Yes, I expect him to focus on job issue. And I don't expect anyone to win a debate with him on this issue. Competing candidates will attempt to change issue to one of an emotional nature.

Hopefully, jobs will shrink in Texas for the next year, making that claim hollow.

A drop of 6+% in state GDP due to the drought, plus transferring 2% or so more personal income to utilities than average, should take some air out of the Texas economy. Not Perry's fault (other than being a Climate denier) but much of the jobs gain was not his policy virtue either.


Obama has leaked out a new plan for jobs. The NY Times article from yesterday
White House Debates Fight on Economy states:

The administration may also merge the Department of Commerce, the Office of the United States Trade Representative and some economic divisions at the State Department into a new agency, administration officials said. Possible names include the Department of Jobs or the Department of Competitiveness.

I guess you want this kind of nutjob in office eh?


this guy makes shrub look sane.

Since I think it's likely the really bad crash will happen sometime between 2013-2017, I'd rather have a nut job in office to get the blame for it, rather than a somewhat sane person. Of course, the crash could happen before January 2013, which would be really bad because then people might elect a nut out of desperation.

The crash this time came before Jan-09. But it takes long enough for the economy to shed jobs, and corps to go out of business. So most of the personal revelations (We Are So Screwed) came with enough latency to blur the attribution of blame. For pure attribution the crises must be well contained with a given administrations time in office.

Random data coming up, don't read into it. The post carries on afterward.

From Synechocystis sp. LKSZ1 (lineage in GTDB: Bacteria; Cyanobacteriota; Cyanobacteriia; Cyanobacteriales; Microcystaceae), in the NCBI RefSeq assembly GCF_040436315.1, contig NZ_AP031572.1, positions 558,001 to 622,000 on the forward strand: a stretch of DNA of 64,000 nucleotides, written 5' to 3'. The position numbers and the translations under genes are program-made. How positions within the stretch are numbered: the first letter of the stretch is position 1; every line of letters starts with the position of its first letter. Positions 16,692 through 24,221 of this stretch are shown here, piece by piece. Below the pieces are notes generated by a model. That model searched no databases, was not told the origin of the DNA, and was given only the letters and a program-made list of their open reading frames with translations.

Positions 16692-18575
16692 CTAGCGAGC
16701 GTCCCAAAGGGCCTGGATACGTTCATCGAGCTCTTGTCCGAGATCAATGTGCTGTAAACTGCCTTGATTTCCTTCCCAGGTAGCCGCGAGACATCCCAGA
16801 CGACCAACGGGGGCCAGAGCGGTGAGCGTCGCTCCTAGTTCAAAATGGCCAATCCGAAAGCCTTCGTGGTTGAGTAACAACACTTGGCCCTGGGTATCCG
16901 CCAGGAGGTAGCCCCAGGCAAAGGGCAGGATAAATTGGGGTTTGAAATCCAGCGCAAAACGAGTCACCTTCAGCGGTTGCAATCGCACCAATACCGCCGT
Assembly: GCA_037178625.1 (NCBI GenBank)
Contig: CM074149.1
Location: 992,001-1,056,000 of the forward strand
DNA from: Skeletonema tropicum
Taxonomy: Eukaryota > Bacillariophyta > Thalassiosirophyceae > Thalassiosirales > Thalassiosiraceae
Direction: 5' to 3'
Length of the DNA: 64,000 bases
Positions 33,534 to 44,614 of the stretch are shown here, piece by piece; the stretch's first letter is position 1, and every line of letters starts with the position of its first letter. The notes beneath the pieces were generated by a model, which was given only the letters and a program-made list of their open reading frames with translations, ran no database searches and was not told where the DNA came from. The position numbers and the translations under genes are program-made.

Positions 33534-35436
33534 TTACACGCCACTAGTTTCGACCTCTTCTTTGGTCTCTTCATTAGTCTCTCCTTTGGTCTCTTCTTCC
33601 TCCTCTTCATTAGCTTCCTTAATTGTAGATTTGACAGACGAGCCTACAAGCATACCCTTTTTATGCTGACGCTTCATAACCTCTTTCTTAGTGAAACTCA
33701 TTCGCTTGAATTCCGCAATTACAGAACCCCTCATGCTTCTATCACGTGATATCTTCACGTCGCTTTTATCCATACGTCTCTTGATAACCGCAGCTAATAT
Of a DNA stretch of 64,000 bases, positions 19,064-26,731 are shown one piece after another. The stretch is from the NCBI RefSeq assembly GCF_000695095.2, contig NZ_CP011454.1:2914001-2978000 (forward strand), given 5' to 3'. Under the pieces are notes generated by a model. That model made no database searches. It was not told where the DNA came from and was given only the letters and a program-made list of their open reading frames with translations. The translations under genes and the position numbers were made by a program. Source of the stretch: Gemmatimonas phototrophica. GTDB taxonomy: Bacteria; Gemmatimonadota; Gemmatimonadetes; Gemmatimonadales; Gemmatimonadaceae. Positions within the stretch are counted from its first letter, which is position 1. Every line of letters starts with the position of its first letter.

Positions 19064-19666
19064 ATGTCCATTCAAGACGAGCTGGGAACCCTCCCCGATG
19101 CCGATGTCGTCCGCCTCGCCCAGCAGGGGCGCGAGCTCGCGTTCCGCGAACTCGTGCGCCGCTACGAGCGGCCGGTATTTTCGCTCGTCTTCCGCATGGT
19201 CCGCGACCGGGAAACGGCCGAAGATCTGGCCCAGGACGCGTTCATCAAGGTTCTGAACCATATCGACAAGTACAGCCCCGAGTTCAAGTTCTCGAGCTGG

the really bad crash will happen sometime between 2013-2017, I'd rather have a nut job in office to get the blame for it

I think this is a good point. Since many people won't be able to understand peak oil, perhaps it would be best to elect someone I don't like for the time when peak oil hits hard. Of course the problem with this is determining when peak oil hits hard (and getting the stooge elected). Who ever is in office at the time is going to get a lot of grief even if it isn't really their fault.

I suspect that we will continue to see "Revolving Door" elections, as voters vote against the dominant party then in power on two year and four year cycles.

Wanting an outcome and projecting a possible outcome are often two different things. Those who want some other outcome would do well to grasp the difference, take it to heart, and take leave of the illusions that taking it to heart would necessarily dispel.

Professor James Hamilton, who frequently discusses the economic relationship between the price of oil and the economy, has a new post on "Economic consequences of recent oil price changes":

Hamilton notes that the effect of oil price prices take some time to have effect. The effect of rising oil prices earlier this year may not be completely showing up until the end of this year - but may be somewhat mitigated by the recent fall in prices to about the levels where they started the year (at least in the US).